The use of St. Croix White hair sheep to control invading COV is a proposed biological management tool if it can be determined that lambs fed this perennial vine can thrive. In order to determine if COV fed to confined St. Croix White hair lambs was palatable, toxic or resulted in weight gains, a cut-and-carry feedlot experiment was designed. Fresh cut vines were substituted for a diet of guineagrass (Panicum maximum), a perennial grass that is widely used throughout the tropics as a forage (Muir and Jank 2004) and is readily consumed by St. Croix White hair sheep on the Island of St. Croix. Our objective was to measure laboratory nutritive values, refusal rates and average daily gains (ADG) of St. Croix White hair sheep fed two levels of COV in confinement.


Materials and methods 

St. Croix, U.S. Virgin Islands lies in the eastern Caribbean at 17 43’ N latitude and 64 48’ W longitude and is 218 square kilometers.  It is characterized as a tropical/subtropical environment with a bimodal rainfall climate with 20-yr annual rainfall averages of 1100 mm and mean monthly temperatures ranges from 22C to 32.8C. The annual mean temperature on St. Croix is 28.3C with a mean high temperature of 32.8C (Godfrey and Hansen 1996). The average annual relative humidity is 78% and average monthly relative humidity ranges from 74% in March to 81% in September. The soil of St. Croix is primarily mildly alkaline Fredensborg clay (fine carbonatic, isohyperthermic, Typic Rendolls, Mollisol) which is of relatively high inherent fertility compared to the soil found on most other Caribbean nations (Valencia et. al., 2001).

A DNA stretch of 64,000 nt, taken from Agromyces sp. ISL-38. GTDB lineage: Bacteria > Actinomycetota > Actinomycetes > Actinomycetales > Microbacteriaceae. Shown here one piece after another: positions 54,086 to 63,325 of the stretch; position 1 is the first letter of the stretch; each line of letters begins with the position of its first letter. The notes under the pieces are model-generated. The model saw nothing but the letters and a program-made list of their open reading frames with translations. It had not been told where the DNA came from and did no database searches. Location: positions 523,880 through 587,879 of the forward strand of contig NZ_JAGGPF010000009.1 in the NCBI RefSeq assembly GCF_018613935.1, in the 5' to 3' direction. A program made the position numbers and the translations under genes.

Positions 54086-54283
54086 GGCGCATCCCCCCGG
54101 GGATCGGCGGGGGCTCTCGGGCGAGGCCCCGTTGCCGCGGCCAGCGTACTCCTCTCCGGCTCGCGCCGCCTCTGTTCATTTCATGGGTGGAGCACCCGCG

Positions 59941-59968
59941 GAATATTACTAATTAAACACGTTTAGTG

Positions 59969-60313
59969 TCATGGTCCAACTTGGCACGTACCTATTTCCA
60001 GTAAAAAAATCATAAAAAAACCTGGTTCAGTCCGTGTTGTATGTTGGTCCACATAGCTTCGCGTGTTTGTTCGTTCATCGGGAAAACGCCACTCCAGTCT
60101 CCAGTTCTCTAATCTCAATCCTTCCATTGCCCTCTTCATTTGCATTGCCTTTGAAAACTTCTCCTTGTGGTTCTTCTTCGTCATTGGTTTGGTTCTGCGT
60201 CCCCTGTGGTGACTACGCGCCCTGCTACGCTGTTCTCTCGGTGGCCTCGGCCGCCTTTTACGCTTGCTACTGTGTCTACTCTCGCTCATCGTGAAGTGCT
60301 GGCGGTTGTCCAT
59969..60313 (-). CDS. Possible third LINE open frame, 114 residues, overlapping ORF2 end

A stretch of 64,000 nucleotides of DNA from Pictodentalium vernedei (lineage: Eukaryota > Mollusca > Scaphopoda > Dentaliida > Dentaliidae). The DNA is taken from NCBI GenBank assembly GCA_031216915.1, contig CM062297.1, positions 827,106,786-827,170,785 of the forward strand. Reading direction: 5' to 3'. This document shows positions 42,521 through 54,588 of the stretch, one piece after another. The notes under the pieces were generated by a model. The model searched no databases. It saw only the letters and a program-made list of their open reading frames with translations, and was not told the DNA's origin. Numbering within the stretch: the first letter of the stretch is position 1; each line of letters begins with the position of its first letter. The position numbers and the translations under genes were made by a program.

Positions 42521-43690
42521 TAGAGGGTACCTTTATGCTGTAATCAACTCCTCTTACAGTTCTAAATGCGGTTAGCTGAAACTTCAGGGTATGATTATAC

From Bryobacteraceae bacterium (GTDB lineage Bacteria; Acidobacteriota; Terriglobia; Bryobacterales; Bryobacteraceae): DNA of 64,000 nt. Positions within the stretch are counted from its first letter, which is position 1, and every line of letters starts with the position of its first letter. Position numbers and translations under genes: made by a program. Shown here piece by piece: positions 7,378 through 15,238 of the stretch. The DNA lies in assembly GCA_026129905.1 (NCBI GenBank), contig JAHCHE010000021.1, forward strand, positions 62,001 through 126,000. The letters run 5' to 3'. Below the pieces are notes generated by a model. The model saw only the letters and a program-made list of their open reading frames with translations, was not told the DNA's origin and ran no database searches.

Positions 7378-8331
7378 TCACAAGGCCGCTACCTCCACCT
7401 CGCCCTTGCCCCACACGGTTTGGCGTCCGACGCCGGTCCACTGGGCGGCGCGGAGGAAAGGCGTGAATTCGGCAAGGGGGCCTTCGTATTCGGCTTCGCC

At the University of the U.S. Virgin Islands Agricultural Experiment Station, Saint Croix White hair lambs were tested to determine the effect of feeding fresh cut COV on animal performance and forage refusals.  The trial was carried out from June 6 through July 26, 2006 and was repeated February 4 through April 13, 2009. Feeding trials examined forage nutritive value, refusal rates, and ADG.  Data included observations on grazing behavior and consumption patterns in penned lambs using a cut-and-carry feeding system. 


Nine feed pens were designed to encompass three diets replicated three times (pens) fed to 36 lambs.  Experimental units consisted of 4 lambs per pen approximately 4-5 months of age in 2006 and 7-8 months of age in 2009. Pens consisted of mixed sex groups in 2006, but were separated into male and female groups in 2009 due to sexual maturity of intact male lambs.The forage ration was comprised of either fresh cut COV (Photos 1 and 2) or guineagrass hay and the concentrate ration was a pelleted total mixed ration (TMR) with 16% crude protein (CP). Treatments were as follows (percentages of lamb BW, dry matter (DM) basis):

1.                  Control TMR fed at 4% and guineagrass hay fed at 1%

2.                  4% TMR and 1% COV

3.                  4% TMR and 2% COV


Coral vine was harvested fresh daily in a cut-and-carry system from invaded sites along road sides, fence lines, and in over-grown fields. All forage feed rates were fed on a DM basis and feed values were calculated from live weights taken every 14 days. Prior to the beginning of the feeding trial, lambs were transitioned from native pasture to their respective ration for 14 days. Daily feed refusals were measured to determine percent rejected and to compare nutritive value of rejected material with that of fed forage.  Guinea grass hay, fresh COV, and COV refusals were sub-sampled for subsequent nutritive value evaluation.